Improving Health Workforce Leadership and Management

To improve health services, Uganda is focusing on the people that provide quality care. In our new video, Ugandan health workers, managers, and leaders show how the country’s efforts are paying off—and how service delivery has improved. The following story highlights one aspect of this work.

Dr. WaniayeDr. John Baptist Waniaye was working as a medical officer when he realized he wanted to take on a new role. “I opted to go into management for health [because] I realized that there are gaps which when you’re a leader and a manager you can easily fix and make the environment very good for the health workers. And that is my drive—I want to see that health workers have what they need in order to offer their services and that our patients are happy.”

Recently Dr. Waniaye, now the district health officer in Mbale, joined teams from 19 Ugandan districts in the Human Resources for Health (HRH) Leadership and Management Program. The Uganda Capacity Program conducted this six-month course with CapacityPlus’s help in preparing instructors to carry out the course.

“We’re now results-oriented”
All participants came together for three one-week workshops and supplemented this work with field assignments. District teams took on their field assignments as a unit, focusing on their most critical HRH issue. Facilitators provided counseling and coaching visits to the districts as a way of lending further support.

“Because of the Leadership and Management Program we’re now results-oriented,” says Dr. Waniaye. “Most of our health workers work with targets which are known, and everybody’s working towards that. Health workers are working together and that has helped services.”

“They are voting by their legs”
The Mbale District team’s participation equipped them “to do good monitoring and good supportive supervision and mentoring,” notes Dr. Waniaye. “And actually the health units have shown that within the little resources it is possible to offer a better service. This is really evidenced by the increased OPD [out-patient department] attendance.” He underlines this point: “A patient may not come directly to complain, but if you have increased the numbers of patients they are voting by their legs!”

A health worker in the district agrees: “Client care has improved in this facility so much,” says Agnes Masagwayi, clinical health officer at Busiu Health Center IV in Mbale District. She joined Dr. Waniaye’s team in the HRH Leadership and Management Program. Empowered and equipped with new skills, Masagwayi was quick to take action.

Agnes Masagwayi“It is ourselves who need to plan”
As just one example, Masagwayi explains that her facility lacked running water. The course convinced her that she and her colleagues were capable of bringing about a change: “Really it is ourselves who need to plan, prioritize, align, know what problems we have and what are the available opportunities for addressing this problem.” She proudly indicates large tanks outside and demonstrates washing her hands at a sink—now running water is always available.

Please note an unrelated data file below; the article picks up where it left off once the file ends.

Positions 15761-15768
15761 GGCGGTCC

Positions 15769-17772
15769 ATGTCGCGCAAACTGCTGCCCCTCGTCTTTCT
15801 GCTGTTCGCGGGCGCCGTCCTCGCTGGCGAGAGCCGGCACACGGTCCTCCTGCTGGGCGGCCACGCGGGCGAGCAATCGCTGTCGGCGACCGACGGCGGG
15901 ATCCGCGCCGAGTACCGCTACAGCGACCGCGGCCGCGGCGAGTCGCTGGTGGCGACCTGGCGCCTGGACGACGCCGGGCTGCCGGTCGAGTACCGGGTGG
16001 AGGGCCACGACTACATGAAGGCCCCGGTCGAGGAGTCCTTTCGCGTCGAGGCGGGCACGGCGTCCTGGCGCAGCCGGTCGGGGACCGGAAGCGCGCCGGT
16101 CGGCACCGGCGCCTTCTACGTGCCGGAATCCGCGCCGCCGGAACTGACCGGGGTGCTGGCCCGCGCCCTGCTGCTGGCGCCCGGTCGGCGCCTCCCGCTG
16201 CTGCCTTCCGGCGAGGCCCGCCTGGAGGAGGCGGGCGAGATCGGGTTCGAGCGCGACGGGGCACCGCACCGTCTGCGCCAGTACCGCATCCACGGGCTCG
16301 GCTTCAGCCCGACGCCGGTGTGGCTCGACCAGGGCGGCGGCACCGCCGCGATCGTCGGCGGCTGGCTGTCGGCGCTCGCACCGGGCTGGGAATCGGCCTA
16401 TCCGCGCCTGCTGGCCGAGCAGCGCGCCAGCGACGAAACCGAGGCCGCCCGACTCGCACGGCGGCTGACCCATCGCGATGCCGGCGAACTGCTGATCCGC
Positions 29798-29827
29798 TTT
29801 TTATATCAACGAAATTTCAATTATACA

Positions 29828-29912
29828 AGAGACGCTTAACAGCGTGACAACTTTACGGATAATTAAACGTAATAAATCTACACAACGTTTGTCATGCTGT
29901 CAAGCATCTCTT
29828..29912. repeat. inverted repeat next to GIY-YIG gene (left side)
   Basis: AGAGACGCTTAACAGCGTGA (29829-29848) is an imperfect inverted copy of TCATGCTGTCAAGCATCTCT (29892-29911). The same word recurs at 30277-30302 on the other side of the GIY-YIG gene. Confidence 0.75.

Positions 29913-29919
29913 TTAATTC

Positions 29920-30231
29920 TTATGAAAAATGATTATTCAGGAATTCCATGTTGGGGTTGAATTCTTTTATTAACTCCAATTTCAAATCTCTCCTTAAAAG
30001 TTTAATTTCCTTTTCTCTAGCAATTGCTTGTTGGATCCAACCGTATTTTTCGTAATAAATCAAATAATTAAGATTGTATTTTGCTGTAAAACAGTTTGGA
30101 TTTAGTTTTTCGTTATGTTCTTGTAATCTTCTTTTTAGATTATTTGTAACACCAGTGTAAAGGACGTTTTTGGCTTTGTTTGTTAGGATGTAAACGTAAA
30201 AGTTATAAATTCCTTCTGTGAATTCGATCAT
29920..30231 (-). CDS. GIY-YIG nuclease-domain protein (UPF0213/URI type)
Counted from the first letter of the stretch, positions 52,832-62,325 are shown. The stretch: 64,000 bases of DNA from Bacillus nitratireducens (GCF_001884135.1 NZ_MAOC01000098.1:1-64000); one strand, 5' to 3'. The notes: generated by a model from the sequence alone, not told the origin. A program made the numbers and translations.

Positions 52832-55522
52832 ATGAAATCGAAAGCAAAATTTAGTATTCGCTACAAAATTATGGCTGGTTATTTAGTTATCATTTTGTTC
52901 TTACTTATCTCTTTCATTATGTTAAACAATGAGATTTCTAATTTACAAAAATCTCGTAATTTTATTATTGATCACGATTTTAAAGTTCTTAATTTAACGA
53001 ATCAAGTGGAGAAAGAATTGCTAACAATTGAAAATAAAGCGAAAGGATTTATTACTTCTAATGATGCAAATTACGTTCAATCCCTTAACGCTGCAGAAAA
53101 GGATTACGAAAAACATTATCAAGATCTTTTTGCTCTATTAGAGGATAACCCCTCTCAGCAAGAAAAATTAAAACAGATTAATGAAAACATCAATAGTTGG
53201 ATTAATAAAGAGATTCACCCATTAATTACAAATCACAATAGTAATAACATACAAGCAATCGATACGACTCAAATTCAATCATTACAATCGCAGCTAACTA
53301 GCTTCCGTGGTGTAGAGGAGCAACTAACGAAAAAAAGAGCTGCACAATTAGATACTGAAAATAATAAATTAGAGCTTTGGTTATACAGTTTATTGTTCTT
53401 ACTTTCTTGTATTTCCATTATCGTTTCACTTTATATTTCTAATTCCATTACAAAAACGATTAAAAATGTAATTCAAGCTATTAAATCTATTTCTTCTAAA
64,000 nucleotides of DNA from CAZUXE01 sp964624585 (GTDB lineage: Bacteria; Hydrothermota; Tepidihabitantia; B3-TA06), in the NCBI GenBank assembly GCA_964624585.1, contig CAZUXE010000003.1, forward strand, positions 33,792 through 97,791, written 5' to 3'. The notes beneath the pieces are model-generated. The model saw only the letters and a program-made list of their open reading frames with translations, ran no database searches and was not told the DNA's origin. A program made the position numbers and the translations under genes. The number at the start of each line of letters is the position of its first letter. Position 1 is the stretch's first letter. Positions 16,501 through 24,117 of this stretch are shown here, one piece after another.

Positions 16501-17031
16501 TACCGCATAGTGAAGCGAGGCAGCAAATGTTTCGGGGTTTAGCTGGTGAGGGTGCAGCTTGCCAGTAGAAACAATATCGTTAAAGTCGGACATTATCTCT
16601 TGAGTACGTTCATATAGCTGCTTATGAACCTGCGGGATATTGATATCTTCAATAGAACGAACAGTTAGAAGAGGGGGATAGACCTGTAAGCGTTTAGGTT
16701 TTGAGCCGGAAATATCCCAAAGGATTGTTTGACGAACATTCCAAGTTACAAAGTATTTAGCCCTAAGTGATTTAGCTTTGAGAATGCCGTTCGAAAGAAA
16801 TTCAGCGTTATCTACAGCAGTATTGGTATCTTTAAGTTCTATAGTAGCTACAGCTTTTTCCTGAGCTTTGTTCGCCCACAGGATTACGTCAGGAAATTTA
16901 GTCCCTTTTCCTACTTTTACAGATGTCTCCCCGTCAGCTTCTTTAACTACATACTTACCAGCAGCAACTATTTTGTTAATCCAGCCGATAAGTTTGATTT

In Dokolo District, Ojulun Joreme faced challenges of his own. As principal personnel officer, his job involved health workers yet he had only minimal interaction with them. “I had little attachment to the health staff besides processing personnel appointment letters and confirmation letters,” he admits. But that changed as a result of his participation in the Leadership and Management Program.

“We give a chicken”
“I have had a lot of tremendous changes in my approach to work,” he says. Now, “my attitude as an HR manager and attitude towards the health sector is more positive. One of the programs which we immediately put in place was joint supervision of the health units and health staff”—this brought him into regular contact with health workers on the job and helped him feel more connected. And outstanding health workers are gifted with small prizes, which Joreme delivers. “Just for example,” he says, “we get the best performing [staff], we give a chicken, and they’re happy! So their motivational level has also risen. The other impact is retention; we have been able to retain the staff because of these activities.”

Ojulun Joreme“I have been able to get transformed”
Joreme also realized the value of working together to advocate for increased support. “After we came back from the training, we lobbied—with support from Uganda Capacity Program—and called all of the stakeholders of Dokolo District at the district level, the politicians, the administrators, and we had one day of full-blast discussions on the health sector alone. I have been able to get transformed as an HR manager,” he notes, and with this meeting “we were also transforming their attitudes towards the health sector.”

National HRH leaders from Uganda’s Ministry of Health and other ministries were involved in the design and delivery of the HRH Leadership and Management Program, which is linked to the national HRH strategic plan.

The Uganda Capacity Program is funded by USAID and led by IntraHealth International. IntraHealth is the lead partner in the CapacityPlus global project, also funded by USAID.

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Photos 1 and 3 by Carol Bales (Dr. Waniaye; Ojulun Joreme). Photo 2 by Sarah Dwyer (Agnes Masagwayi)